Decades of experiments prove that our current system doesn’t work
Every decade or two, U.S. healthcare industry talking heads insist that this time, they’ve found a way to make money and deliver great patient care.
The latest strategy getting healthcare execs worked up is the value-based care model, which assumes that if providers are paid to deliver good health outcomes rather every service they deliver and test they order, everybody wins.
If you read the breathless articles pumped out by consulting firms, health insurance companies and industry seers, you’d think we were on the brink of a massive breakthrough — that is, unless you’ve been around long enough to see a baker’s dozen of previous models fail.
In reality, this is just one of the countless times the industry has attempted to reinvent how providers get paid. And after watching this happen over and over again, I’ve become convinced that we’re wasting our time.
The truth is that if we want to change healthcare, we really have to rebuild it more or less from the ground up, and completely rethink how it’s financed. Otherwise, we’ll never be able to get healthcare costs, quality and access into line with the other industrialized countries of the world.
For several decades, the people who pay for healthcare — largely health insurers, employers and the government — have been working to tame the staggering growth in healthcare costs.
Their intent has long been to phase out the “fee for service” payment system, in which doctors and hospitals get paid every time they run a test or deliver care. Health insurers feel that this system encourages providers to pad their income by overtreating patients. (They’re not necessarily wrong, but that’s for another story.)
Starting in the late 1970s, the powers that be started began to pressure doctors to deliver as little care and order as few tests as possible. In theory, this was not going to harm patients, as doctors were free to do whatever was truly necessary.
In the real world, though, there was plenty of guesswork involved in medical decision making, and doctors didn’t always have a cut-and-dried standard to cite, so far too often they couldn’t get paid to practice medicine as they thought best.
With this oppressive oversight in place, both doctors and patients both got squeezed.
If Doctor A was thought to have requested too many CT scans or ordered lab tests that didn’t seem to meet “clinical necessity” guidelines, she might get a stern talking-to from her practice administrator or even a nastygram from a health insurance company her group worked with.
Meanwhile, the patient’s needs often got lost in the struggle, which sometimes meant that they stayed sick or got worse, pushing medical expenses up further.
When this kind of pressure didn’t cut costs enough, healthcare payers came up with a new way to bring doctors in line.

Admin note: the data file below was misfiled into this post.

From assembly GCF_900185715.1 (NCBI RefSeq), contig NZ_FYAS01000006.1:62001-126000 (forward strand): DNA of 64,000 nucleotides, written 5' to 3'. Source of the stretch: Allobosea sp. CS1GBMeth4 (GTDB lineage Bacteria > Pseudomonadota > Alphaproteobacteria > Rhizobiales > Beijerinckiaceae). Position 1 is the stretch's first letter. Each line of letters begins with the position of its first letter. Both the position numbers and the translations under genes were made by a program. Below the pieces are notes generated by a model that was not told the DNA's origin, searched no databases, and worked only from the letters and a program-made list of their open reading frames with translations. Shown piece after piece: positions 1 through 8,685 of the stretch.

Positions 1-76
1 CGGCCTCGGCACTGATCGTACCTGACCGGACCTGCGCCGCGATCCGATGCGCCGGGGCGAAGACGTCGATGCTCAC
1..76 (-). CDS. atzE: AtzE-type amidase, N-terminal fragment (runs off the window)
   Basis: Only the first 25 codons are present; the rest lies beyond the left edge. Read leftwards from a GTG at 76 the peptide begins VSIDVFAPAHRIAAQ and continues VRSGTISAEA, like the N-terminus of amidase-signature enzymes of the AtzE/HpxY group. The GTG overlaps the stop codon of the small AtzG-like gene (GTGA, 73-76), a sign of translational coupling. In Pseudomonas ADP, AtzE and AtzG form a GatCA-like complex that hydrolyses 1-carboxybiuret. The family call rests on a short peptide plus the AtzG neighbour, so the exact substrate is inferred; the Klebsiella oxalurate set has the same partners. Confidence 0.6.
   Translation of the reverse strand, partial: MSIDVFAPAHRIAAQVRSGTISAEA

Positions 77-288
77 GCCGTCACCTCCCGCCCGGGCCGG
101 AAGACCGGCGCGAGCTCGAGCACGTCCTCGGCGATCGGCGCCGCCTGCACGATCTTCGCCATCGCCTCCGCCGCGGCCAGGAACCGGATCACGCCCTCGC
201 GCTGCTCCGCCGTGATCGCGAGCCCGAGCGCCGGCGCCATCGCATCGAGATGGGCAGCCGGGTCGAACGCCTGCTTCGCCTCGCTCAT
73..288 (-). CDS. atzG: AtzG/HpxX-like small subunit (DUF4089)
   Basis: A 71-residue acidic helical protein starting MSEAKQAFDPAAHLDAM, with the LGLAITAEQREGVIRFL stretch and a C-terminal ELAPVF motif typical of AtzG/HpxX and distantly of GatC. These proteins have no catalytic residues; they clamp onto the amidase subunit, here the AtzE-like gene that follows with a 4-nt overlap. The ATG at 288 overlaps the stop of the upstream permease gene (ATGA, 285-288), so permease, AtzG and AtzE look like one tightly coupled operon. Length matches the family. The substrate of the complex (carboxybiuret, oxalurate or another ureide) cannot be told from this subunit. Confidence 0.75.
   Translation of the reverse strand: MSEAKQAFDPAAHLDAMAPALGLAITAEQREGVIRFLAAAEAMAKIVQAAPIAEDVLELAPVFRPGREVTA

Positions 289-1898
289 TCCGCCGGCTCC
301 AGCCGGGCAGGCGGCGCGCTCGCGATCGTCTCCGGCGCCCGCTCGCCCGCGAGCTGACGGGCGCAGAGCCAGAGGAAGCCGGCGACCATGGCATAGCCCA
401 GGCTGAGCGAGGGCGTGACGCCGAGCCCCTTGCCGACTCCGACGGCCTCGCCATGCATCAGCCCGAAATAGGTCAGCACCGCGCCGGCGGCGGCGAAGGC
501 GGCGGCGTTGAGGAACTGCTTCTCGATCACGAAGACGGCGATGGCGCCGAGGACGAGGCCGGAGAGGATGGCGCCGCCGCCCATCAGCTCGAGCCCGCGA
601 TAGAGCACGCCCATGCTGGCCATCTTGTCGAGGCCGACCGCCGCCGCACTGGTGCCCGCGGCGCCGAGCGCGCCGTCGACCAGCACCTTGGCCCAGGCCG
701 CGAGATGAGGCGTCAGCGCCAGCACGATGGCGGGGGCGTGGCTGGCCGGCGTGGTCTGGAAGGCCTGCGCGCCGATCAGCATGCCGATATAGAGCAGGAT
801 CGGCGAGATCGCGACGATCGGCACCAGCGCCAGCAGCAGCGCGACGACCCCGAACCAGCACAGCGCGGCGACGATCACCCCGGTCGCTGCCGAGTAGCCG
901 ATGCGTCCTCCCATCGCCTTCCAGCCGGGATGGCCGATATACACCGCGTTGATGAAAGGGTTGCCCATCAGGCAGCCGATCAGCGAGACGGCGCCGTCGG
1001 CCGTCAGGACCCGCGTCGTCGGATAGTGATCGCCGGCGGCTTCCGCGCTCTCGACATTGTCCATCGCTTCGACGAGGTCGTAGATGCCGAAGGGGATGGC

The 90s saw the emergence of a new payment model known as “capitation” in which doctors got a flat payment per month for each patient which was supposed to cover all of their medical needs. In essence, they fobbed off insurance risks on doctors.
On the one hand, this model typically offered financial incentives to practices that kept patients healthy, which is certainly a step up from threats and scoldings.
The ugly flip side of capitation contracts, however, was that if the patient consumed a lot of resources, the providers would be on the hook for the costs themselves. To stay afloat, some medical groups began to avoid sicker patients. Some tried to be more efficient but got their clock cleaned financially anyway.
While insurance companies did manage to fob some of their costs off on doctors, the absolute cost of care didn’t fall to any appreciable extent.
Once again, nothing had truly changed.
By the early 2000s, healthcare leaders had finally admitted that capitation didn’t work as planned. Over the next couple of decades, a new approach would rise from the ashes, allegedly one which was informed by the failures of the past.
This new approach, dubbed “value-based care,” is based on the idea that health purchasers — health insurance companies and the employers they represent — aren’t really buying a specific package of services, they’re buying a result, employee health. (This is similar to the idea that drivers are buying the ability to travel, not wheels and trunks and headlights.)
Under value-based care contracts, insurers pay providers such as doctors and hospitals based on the health outcomes patients achieve and the efficiency with which they accomplish these results. In some cases, providers accept a “bundled” payment which covers the expected costs of an episode of care such as the process of providing heart surgery.
This approach is probably better than fee-for-service payments, as it creates strong incentives for avoiding needless procedures, tests and physician encounters. It’s also an improvement on the capitation model, as it doesn’t punish providers who take on sicker patients.
That being said, making value-based care work is expensive for providers, who need at a minimum to have advanced technology in place to track and manage their patients. Also, it does nothing to relieve the financial burdens of patients, which have grown astronomically in recent years with the explosion of high-deductible health plans and steadily higher copay requirements.
While it’s probably too soon to call value-based payment a bust, it’s far from a panacea, and patients are still struggling to get their needs met.
NEXT: In Part 2, I outline some new and better ways to transform healthcare finance in the U.S.